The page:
Pompeii is one of the most important sites for archaeologists and historians researching the Roman Empire and its culture. Before the devastating eruption of Vesuvius in 79, Pompeii was a medium-sized city, with about 11,000 inhabitants.
It was characterized by a multicultural demographic, a thriving community and sophisticated infrastructure. Pozzuoli, a nearby port, facilitated the development of a strong, trade-focused economy.
Economic stability and the presence of merchants from all parts of the empire ensured the strong growth of another type of trade: the sexual one.
Sexuality historians have thoroughly researched the walls of buildings that served as brothels, such as inns, taverns, and dining venues.
A major role in research was played by mural paintings, which sometimes offered explicit details about sex, thus serving as one of the most important historical sources.
Usually, the paintings on the walls depict women with light skin and complicated hairstyles, accompanied by tanned and athletic men.
There are three potential reasons behind these images.
It could have served as a visual means of excitement. Also, maybe the scenes depicted the kind of services a customer could get in a brothel. A third possibility is that they were a guide for inexperienced customers visiting the brothel.
Many of the paintings found on the walls are as explicit as possible. It mentions certain employees and their skills, offers sexual advice and prices for different services.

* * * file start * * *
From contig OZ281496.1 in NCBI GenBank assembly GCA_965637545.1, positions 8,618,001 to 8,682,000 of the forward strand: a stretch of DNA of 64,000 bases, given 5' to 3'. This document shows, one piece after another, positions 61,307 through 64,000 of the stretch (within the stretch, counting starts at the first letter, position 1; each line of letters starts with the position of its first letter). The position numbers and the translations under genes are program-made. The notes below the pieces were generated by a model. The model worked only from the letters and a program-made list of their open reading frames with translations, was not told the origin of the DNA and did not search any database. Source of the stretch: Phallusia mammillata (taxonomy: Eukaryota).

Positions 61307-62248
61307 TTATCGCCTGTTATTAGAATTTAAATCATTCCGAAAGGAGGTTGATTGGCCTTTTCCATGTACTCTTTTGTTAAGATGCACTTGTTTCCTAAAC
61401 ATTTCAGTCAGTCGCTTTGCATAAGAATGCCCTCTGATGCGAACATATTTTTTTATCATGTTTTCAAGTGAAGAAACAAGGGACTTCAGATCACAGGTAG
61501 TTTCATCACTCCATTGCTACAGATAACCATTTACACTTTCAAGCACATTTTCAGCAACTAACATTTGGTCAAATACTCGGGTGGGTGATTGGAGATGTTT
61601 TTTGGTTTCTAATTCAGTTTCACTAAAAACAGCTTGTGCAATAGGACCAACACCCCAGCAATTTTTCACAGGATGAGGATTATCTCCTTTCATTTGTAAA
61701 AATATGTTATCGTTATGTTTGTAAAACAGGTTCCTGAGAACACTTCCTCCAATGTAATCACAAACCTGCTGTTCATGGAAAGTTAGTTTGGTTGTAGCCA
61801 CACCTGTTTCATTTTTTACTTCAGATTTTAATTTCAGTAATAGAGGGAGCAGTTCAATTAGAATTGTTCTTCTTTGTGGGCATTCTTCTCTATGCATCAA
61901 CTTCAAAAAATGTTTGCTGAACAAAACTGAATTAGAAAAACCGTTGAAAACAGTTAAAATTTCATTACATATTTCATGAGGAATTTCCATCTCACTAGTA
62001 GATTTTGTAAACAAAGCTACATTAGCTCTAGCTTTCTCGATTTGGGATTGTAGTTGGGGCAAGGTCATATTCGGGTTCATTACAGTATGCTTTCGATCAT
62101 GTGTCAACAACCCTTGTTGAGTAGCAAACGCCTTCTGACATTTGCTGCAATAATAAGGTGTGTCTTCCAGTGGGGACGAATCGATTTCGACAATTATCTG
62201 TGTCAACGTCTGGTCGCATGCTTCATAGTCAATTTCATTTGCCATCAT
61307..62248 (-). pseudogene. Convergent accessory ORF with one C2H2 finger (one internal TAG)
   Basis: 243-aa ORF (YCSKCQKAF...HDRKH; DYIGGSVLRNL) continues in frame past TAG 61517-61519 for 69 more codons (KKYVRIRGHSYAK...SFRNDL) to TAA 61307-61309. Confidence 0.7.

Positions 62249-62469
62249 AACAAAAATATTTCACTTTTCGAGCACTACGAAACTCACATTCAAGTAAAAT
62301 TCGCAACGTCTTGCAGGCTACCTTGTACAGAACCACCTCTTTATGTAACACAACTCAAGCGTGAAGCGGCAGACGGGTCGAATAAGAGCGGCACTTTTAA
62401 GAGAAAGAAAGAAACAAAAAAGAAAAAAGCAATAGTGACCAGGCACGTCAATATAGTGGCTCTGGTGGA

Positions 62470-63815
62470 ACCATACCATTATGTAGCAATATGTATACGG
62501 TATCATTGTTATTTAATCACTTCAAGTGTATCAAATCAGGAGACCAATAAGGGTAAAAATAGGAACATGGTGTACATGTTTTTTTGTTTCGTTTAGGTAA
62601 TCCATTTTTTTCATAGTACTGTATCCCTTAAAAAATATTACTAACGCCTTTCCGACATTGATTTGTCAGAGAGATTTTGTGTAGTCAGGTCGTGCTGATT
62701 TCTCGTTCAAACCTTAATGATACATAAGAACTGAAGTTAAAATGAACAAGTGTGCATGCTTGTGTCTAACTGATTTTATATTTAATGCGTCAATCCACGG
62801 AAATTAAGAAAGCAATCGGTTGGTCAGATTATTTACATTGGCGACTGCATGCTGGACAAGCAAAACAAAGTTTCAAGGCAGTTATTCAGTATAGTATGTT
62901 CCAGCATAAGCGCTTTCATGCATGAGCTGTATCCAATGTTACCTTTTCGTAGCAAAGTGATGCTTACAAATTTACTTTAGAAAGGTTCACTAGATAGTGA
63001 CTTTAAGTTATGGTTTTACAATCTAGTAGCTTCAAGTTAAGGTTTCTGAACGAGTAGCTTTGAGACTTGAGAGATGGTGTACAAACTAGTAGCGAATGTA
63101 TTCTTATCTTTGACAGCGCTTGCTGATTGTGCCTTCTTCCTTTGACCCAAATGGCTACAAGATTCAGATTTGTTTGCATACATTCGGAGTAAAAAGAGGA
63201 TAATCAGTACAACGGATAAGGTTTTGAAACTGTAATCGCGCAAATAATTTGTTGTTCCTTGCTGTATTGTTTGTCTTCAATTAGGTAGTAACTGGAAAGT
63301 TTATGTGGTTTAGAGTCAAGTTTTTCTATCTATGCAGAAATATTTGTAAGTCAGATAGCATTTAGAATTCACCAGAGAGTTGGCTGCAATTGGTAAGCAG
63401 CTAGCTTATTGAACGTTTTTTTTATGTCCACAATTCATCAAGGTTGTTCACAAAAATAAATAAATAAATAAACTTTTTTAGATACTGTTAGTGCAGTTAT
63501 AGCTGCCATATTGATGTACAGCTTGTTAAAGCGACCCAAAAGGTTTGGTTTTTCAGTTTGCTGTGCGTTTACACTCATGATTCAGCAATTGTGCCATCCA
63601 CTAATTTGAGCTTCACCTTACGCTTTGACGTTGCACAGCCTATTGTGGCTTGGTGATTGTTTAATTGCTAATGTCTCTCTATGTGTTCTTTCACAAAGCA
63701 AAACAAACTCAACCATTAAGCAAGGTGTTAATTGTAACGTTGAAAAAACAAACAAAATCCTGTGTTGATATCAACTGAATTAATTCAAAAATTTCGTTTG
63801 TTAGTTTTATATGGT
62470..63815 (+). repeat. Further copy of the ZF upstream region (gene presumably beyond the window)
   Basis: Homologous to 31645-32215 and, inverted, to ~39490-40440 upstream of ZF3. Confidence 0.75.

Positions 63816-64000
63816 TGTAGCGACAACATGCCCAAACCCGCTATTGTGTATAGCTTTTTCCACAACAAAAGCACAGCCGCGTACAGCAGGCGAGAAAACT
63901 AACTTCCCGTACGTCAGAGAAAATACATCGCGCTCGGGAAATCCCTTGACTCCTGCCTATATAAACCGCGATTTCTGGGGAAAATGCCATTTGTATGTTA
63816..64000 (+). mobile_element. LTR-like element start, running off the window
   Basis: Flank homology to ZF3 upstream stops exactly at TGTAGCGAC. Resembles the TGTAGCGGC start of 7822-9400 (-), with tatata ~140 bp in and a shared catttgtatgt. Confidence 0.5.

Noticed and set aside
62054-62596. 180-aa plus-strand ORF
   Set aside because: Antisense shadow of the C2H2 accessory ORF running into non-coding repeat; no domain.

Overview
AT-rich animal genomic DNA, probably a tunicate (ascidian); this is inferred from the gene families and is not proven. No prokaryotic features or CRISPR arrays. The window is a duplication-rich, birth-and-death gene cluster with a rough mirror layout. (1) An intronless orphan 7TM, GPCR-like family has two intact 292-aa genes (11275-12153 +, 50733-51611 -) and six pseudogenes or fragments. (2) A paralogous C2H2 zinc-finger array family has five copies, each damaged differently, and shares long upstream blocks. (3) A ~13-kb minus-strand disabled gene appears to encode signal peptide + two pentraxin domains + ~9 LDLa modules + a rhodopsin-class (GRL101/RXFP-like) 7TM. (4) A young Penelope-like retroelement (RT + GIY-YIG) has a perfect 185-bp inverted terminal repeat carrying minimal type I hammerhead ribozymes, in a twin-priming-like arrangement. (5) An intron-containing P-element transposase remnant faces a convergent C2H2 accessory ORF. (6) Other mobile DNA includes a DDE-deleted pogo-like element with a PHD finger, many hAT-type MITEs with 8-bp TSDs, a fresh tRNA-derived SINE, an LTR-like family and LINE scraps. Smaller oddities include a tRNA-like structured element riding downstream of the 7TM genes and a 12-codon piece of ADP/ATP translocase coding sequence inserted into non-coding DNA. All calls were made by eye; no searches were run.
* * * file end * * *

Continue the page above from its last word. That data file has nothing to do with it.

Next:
Studies of these paintings have shown that prostitutes had only Greek names. Sometimes the names were descriptive and told the story of physical characteristics or occupied function. There are also names of men who prostitute themselves.
Since free born women were not allowed to have sex outside of marriage, it is almost certain that the only clients were men. The practice of maintaining homosexual relationships was not at all strange in ancient Rome.
The only rule was that senior citizens could not have a subordinate role during sexual intercourse. In general, sex trade was not condemned and was essential in maintaining the institution of marriage.
It was believed that the only role of the wife was to provide a male heir. It was also believed that pleasing your wife was unworthy and disrespectful to her.
Therefore, husbands fulfilled their fantasies in any of the many brothels in existence. Prostitution was not illegal, but adultery was, so sexual services for money were a common practice.
But the life of prostitutes was not easy at all. They worked in a kind of stone cells, without windows and with a curtain instead of a door.
Most prostitutes were slaves, so they were forced to listen to their masters. In the Roman Empire, their attitude towards slaves was not at all favorable – it balanced between indifference, at best, and extreme violence.
Prostitutes were isolated from the rest of the world and usually moved only within the property of which they operated.
Usually, they were under the control of the pimps who owned their bodies and offered them only what was strictly necessary.
In larger cities and in the metropolis there were women who practiced prostitution on their own, on the street. However, the proportion of prostitutes who worked on their own was quite small. Usually, these were freed slaves or very poor free born women.